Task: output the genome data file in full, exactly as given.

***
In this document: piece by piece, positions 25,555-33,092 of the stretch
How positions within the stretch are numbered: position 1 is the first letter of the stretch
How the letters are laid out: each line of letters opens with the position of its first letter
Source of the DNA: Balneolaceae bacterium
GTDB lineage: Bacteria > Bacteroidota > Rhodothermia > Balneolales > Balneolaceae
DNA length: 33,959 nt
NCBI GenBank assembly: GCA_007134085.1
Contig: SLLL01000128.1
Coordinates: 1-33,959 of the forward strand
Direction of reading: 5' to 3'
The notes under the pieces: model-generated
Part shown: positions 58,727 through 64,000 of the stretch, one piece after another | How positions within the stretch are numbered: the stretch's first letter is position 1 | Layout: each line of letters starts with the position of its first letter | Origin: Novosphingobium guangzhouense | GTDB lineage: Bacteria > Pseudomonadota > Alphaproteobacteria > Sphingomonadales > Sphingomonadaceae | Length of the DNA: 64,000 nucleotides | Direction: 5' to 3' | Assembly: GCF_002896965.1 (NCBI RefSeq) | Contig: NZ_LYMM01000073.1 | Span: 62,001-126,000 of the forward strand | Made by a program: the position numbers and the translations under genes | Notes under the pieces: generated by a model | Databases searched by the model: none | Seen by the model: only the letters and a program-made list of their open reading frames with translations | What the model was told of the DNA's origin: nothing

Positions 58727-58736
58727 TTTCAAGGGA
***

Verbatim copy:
In this document: piece by piece, positions 25,555-33,092 of the stretch
How positions within the stretch are numbered: position 1 is the first letter of the stretch
How the letters are laid out: each line of letters opens with the position of its first letter
Source of the DNA: Balneolaceae bacterium
GTDB lineage: Bacteria > Bacteroidota > Rhodothermia > Balneolales > Balneolaceae
DNA length: 33,959 nt
NCBI GenBank assembly: GCA_007134085.1
Contig: SLLL01000128.1
Coordinates: 1-33,959 of the forward strand
Direction of reading: 5' to 3'
The notes under the pieces: model-generated
Part shown: positions 58,727 through 64,000 of the stretch, one piece after another | How positions within the stretch are numbered: the stretch's first letter is position 1 | Layout: each line of letters starts with the position of its first letter | Origin: Novosphingobium guangzhouense | GTDB lineage: Bacteria > Pseudomonadota > Alphaproteobacteria > Sphingomonadales > Sphingomonadaceae | Length of the DNA: 64,000 nucleotides | Direction: 5' to 3' | Assembly: GCF_002896965.1 (NCBI RefSeq) | Contig: NZ_LYMM01000073.1 | Span: 62,001-126,000 of the forward strand | Made by a program: the position numbers and the translations under genes | Notes under the pieces: generated by a model | Databases searched by the model: none | Seen by the model: only the letters and a program-made list of their open reading frames with translations | What the model was told of the DNA's origin: nothing

Positions 58727-58736
58727 TTTCAAGGGA